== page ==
By Jesse Marx
By Chris Parker
By Jake Rossen
By Jesse Marx
By Michelle LeBow
By Alleen Brown
By Maggie LaMaack
By CP Staff
Just a few months after being hammered by Kennedy, he set fire to another company.
The Price of Incompetence
The move was classic Bain. Before buying Georgetown, Romney had purchased the Armco steel mill in Kansas City, which had been in business for more than 100 years.
"We were setting a lot of records for production at that time," says employee Steve Morrow. "We were making a lot of money, because we were getting profit sharing."
Bain combined Armco with the mill in Georgetown and foundries in Tempe, Arizona, and Duluth, Minnesota, to form the newly christened GS Industries.
Romney purchased Armco with just $8 million down, borrowing the rest of the $75 million price tag. Then he issued bonds — basically I.O.U.s — to borrow even more to pay himself and his investors $36 million.
Within a year, he'd already made four times his initial investment while barely lifting a finger. But he'd also run up a staggering $378 million in debt on GSI's tab.
Steel is an infamously cyclical business, a worldwide commodity prone to the same wild price fluctuations as oil. The Kansas City plant forged parts for equipment used in mining gold and copper, leaving it susceptible to the instability of those markets as well.
Yet the smartest guys in the room thought they could run the plant better than the people setting production records.
"They were getting rid of old managers and hiring new managers that didn't have any steel experience," says Morrow. "Some of the guys were nice guys and everything, but they didn't have a clue what was going on."
Many of the new supervisors were ex-military, people who believed that grown men and women are best motivated by punishment. Before Bain, says Morrow, "everybody got along."
Afterward? "They wanted to run the plant like a disciplinary environment. They wanted to discipline people for getting hurt on the job. They wanted to put us in an environment like a war, where we were always fighting with them."
Romney was charging GSI $900,000 a year in management fees to run the company. The Kansas City mill received $900,000 worth of ineptitude in return.
Although Bain borrowed $97 million to retool the plant so it could also produce wire rods, it left the rest of the facility to rot.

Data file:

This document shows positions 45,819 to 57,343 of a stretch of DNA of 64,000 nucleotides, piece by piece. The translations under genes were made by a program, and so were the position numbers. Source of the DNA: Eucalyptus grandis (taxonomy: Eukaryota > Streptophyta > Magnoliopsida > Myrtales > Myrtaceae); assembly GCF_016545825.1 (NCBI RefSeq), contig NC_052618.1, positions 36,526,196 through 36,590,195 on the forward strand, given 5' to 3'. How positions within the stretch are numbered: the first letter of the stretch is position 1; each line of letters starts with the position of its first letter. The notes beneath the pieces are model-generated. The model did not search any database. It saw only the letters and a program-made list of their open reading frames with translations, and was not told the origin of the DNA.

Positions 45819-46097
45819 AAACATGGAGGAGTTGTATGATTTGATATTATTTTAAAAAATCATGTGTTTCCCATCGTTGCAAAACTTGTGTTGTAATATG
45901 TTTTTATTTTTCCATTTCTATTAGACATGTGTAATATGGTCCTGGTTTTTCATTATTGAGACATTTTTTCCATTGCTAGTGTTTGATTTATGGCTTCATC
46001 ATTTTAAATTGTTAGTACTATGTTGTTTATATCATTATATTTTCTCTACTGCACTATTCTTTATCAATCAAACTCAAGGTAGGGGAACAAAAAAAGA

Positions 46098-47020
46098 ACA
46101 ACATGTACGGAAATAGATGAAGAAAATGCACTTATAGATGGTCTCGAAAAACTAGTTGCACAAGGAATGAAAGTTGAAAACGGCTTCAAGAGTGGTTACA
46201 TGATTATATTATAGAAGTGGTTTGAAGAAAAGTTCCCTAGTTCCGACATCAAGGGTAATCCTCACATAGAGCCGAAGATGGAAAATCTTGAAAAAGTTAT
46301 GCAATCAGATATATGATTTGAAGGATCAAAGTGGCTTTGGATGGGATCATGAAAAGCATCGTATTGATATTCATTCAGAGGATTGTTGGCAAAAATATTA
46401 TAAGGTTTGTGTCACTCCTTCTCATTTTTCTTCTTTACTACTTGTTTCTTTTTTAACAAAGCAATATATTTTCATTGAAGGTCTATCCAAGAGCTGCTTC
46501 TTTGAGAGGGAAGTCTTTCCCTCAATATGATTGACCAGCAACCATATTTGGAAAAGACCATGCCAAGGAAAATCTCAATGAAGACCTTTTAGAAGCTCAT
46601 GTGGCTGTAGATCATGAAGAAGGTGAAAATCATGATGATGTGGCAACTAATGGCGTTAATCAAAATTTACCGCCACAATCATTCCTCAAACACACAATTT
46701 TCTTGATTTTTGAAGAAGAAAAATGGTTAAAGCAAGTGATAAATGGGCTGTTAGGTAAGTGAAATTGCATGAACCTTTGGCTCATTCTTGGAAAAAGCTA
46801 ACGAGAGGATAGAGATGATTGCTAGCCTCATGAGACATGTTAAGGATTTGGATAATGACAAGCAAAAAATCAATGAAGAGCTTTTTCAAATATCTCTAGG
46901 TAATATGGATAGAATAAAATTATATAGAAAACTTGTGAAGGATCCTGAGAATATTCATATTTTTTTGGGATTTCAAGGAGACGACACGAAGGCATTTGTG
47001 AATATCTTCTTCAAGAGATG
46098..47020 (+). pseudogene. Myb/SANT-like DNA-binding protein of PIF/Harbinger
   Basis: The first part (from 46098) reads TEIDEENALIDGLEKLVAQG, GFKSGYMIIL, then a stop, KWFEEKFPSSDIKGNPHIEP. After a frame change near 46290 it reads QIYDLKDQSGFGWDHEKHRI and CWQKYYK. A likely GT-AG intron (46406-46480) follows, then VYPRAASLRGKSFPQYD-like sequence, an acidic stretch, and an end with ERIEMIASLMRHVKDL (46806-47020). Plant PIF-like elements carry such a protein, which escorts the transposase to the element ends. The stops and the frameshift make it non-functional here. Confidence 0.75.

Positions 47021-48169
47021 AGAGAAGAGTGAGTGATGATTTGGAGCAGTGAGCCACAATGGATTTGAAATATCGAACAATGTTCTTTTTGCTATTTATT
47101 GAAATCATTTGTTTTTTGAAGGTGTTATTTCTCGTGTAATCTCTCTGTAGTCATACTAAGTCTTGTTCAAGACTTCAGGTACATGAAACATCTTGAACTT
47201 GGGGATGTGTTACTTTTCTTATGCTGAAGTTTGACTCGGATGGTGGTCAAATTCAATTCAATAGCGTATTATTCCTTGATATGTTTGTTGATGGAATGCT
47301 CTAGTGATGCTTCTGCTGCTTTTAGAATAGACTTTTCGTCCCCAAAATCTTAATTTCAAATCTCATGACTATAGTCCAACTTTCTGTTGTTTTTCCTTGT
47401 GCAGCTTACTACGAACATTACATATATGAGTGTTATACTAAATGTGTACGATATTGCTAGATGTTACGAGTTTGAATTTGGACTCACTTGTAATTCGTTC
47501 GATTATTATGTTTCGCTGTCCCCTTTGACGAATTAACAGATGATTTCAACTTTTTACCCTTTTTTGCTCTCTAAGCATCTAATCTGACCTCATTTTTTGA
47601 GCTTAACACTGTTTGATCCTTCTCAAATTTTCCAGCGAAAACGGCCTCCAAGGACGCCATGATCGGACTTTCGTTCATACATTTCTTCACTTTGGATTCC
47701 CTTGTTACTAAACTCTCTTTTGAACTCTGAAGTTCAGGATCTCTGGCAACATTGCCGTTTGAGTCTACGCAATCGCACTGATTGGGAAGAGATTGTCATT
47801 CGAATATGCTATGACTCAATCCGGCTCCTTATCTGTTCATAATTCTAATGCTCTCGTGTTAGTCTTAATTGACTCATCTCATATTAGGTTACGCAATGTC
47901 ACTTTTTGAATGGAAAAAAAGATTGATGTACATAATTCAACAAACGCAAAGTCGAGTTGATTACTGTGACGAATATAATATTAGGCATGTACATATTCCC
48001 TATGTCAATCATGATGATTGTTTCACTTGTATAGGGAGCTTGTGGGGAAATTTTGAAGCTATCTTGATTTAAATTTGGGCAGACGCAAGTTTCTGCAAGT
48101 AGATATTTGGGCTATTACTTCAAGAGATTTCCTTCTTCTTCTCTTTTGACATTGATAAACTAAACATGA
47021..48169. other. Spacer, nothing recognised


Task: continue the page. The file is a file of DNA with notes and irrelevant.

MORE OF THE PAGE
To save costs, Bain went miserly on everything from maintenance to spare parts and earplugs. Equipment deteriorated. Since the new managers didn't know how to repair it, "they'd want to rent a new piece of equipment out instead of maintaining what we had," says Morrow. The waste and inefficiency was breathtaking.
Bain's plan all along was to streamline the company into greater profitability, then reap the rewards with a public stock offering. But the exact opposite was happening. Even Roger Regelbrugge, whom Bain installed as CEO, knew the debt was crushing GSI from within, according to Reuters. If a public offering didn't materialize, the company would collapse.
Steel was about to enter a periodic downturn. Countries around the world were locked in a war of tariffs and government-subsidized production, creating a glut and driving down prices. Romney's strategy of the flip was never meant to endure difficult times.
Workers saw the end coming; they were particularly worried that Bain was badly underfunding their pension plan. So they went on strike in 1997, bringing a traditional Rust Belt flair to the festivities by littering the streets with nails and gunning bottle rockets at security guards.
When it was all over, the steelworkers' union agreed to wage and vacation cuts in exchange for extra health and pension safeguards should the plant close.
Yet GSI was now hemorrhaging money, says David Foster, the union official who negotiated the deal. He claims that Bain cursed the company by placing its own interests above those of customers and long-term stability.
"Like a lot of private equity firms, Bain managed the company for financial results, not production results," says Foster. "It didn't invest in maintenance or immediate customer needs. All that came second to meeting monthly financial goals."
It would take a few more years of bleeding, but GSI eventually fell to bankruptcy.
The Kansas City mill closed for good; 750 people lost their jobs. Worse, Romney had shorted their pension fund by $44 million. The feds were forced to cover the difference, while workers saw their benefits slashed in bankruptcy court.
The battered Georgetown plant and the foundries in Arizona and Minnesota ultimately were bought out of bankruptcy by new companies. Their workforces were halved.
Still, Romney walked away unbruised. All that debt was technically GSI's, not Bain's. Because he'd repaid himself and his investors just months after the purchase, Romney pocketed millions for running the company into the ground.
"They were clever and ruthless enough to pay their own investors back at a really high return rate," says Foster.
This was the beauty of Romney's racket. Even if he killed a company — and he tended to kill them fairly often — he still made out, leaving others to take the hit.
On the campaign trail, Romney describes his work at Bain as resurrecting distressed companies. In this version, he's the white knight lifting troubled firms from the precipice of failure.